Grant reporting that works for you – 3 groups share their techniques

We know that for charity and community groups, delivering your work is your main priority. So that’s why we want you to report back to us in a way that works best for you – as we highlighted in our top eight tips for reporting on your grant blog.

We have standard reporting forms if you need them – but you don’t have to use these. Especially if you could save time, or get more out of doing it another way.

So this time we are going to look at three different examples of how our grant holders in Scotland have reported back to us, and why it worked best for them (and us!).

1. Possobilities – using video to show and tell

As part of their Le@p project, Possobilities deliver numeracy and literacy classes to adults with physical and learning disabilities in Glasgow.

When they reported back they sent a video updating us on their year, and showing their literacy class in action:

Possobilities’ video showing their learners in action

Margaret from Possobilities admits – “it is time consuming for the staff member with digital skills”.  But for her, using video for reporting does more than a written report could hope to achieve, and has other benefits beyond just reporting to a funder.

“The video evidences how the learners feel about the learning as well as the social aspect. When they see the video, it gives them confidence and appreciation for the classes.”

Their funding officer Daniel says: “The video was an amazing way to get an insight into the day to day running of the project.”

Don’t know where to start with video? Here’s Daniel’s advice:

“We aren’t looking for any fancy editing skills, so even a simple video talking to the camera would do. It can make the process of reporting back more enjoyable and something that the participants themselves can be more directly involved in.”

2. COVEY Befriending – two funders, one stone

COVEY Befriending is a well-known provider of mentoring and befriending services in Lanarkshire. We recently funded their family support project. The project was also funded by Foundation Scotland, who required quarterly reports and governance meetings. So when it came to reporting back to us, they didn’t double their workload.

Funding officer Laura S says: “The group would send me the reports they were sending to Foundation Scotland and invite me along to their governance groups …If I had any questions about the project I would pop along to a meeting or organise a call with the group. This kept me up to date … so they didn’t need to fill in our template form, as that would have created more work for them.”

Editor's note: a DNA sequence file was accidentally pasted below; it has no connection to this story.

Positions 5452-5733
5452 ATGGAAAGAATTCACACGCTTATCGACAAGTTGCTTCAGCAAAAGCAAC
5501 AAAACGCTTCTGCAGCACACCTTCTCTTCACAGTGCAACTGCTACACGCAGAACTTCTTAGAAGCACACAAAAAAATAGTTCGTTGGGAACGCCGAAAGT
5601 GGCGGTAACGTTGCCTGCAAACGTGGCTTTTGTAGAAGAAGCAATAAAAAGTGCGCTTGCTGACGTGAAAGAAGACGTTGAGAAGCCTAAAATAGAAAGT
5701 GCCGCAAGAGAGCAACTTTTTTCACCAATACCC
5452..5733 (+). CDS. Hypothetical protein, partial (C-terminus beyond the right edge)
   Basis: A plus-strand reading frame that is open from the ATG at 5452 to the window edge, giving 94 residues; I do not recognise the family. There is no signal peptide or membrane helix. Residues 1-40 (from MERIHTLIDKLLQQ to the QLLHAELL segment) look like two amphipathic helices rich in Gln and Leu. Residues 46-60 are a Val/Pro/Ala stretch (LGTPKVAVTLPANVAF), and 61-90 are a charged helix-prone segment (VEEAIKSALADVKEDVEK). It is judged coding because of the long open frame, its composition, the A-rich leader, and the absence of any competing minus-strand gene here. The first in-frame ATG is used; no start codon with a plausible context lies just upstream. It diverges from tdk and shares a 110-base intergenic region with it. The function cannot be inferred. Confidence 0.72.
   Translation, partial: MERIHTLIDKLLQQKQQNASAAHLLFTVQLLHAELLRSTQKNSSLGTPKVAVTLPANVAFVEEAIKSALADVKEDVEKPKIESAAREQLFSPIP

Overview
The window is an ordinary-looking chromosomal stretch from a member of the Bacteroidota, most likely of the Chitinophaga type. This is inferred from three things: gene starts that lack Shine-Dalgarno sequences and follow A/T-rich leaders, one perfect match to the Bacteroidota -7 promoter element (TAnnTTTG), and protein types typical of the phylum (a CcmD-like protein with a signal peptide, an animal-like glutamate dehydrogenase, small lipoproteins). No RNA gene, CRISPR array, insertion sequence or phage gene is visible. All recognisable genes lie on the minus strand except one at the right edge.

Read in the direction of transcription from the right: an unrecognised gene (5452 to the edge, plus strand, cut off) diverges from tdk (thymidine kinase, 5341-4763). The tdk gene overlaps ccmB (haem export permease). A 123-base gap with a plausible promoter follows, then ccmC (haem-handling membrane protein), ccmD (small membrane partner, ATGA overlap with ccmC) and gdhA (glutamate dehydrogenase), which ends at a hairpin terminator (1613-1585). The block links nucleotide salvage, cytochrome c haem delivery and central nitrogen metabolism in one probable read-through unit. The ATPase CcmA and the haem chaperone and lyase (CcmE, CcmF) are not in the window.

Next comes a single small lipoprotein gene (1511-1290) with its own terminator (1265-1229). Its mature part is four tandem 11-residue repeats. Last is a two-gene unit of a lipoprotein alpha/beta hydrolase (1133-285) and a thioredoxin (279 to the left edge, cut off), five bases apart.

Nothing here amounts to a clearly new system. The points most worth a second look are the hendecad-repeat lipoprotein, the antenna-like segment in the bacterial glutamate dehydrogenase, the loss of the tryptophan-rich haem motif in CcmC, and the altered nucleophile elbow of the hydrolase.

Rhoda from COVEY adds: “this is really one thing that we have appreciated about The National Lottery Community Fund in their approach to reporting

“…for me the relationship with our funding officer is key in this, something which we have always enjoyed developing.”

3. Families First – young people re-write the book on reporting

Based in St Andrews, Families First run a National Lottery funded befriending service for children and young people aged 5-16. After encouragement from other projects and their funding officer, they wanted to find a different way to share the impact of their work. The result was ‘Our year in Covid’, a short PDF book where their story was told by the children and young people themselves.

Pages from Families First's book, including screenshots of young people smiling on a video call, craft activities, and positive comments about the impact of the work from a young person.
Pages from Families First’s ‘Our year in Covid’ book

“As this was our first attempt we hit a few hurdles along the way with the publishing” says Morag from Families First. “[But] everyone that has seen it has felt it was well worth the journey”

Most importantly for Families First, the book shows that they listen to young people, and give them a voice in how the service runs. And it’s not just a report for funders – they are also using the book as a tool to promote the service and the difference they make.

More pages from Families First's book, including feedback about the impact of the work from a young person, and a collage of photos of the young people meeting up after lockdown.
Pages from Families First’s ‘Our year in Covid’ book

Funding officer Laura A agrees: “They now have a unique piece of work to be proud of that will showcase their service to the wider community, rather than only being seen by a single funder.

“I feel its so important projects are spending their precious time on direct delivery and doing evaluation that will be meaningful to them, rather than having to conform to a format we set. Doing it this way has meant families first can include their young people directly.”

Not sure about your reporting? Speak to us.

Maybe you are seeking a new or different way to show the impact of your work. Or maybe you are simply trying to do less paperwork and focus on helping your community. Either way, we hope these examples show we’re open to reporting that works for you.

If you come up with something creative like a video or book, we love to see our funding recognised by using our logo. But otherwise the world is your oyster!

And if you aren’t sure – or are worried about what will be acceptable to send us – just get in touch for a chat with your funding officer. We’ll be happy to help.

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